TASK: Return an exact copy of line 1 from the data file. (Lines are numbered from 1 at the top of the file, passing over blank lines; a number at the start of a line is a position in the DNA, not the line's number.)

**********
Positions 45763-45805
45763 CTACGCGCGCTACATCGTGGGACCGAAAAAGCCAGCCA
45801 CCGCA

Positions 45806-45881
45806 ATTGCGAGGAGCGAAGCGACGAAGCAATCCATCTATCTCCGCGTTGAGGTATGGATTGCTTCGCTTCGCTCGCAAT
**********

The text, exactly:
Positions 45763-45805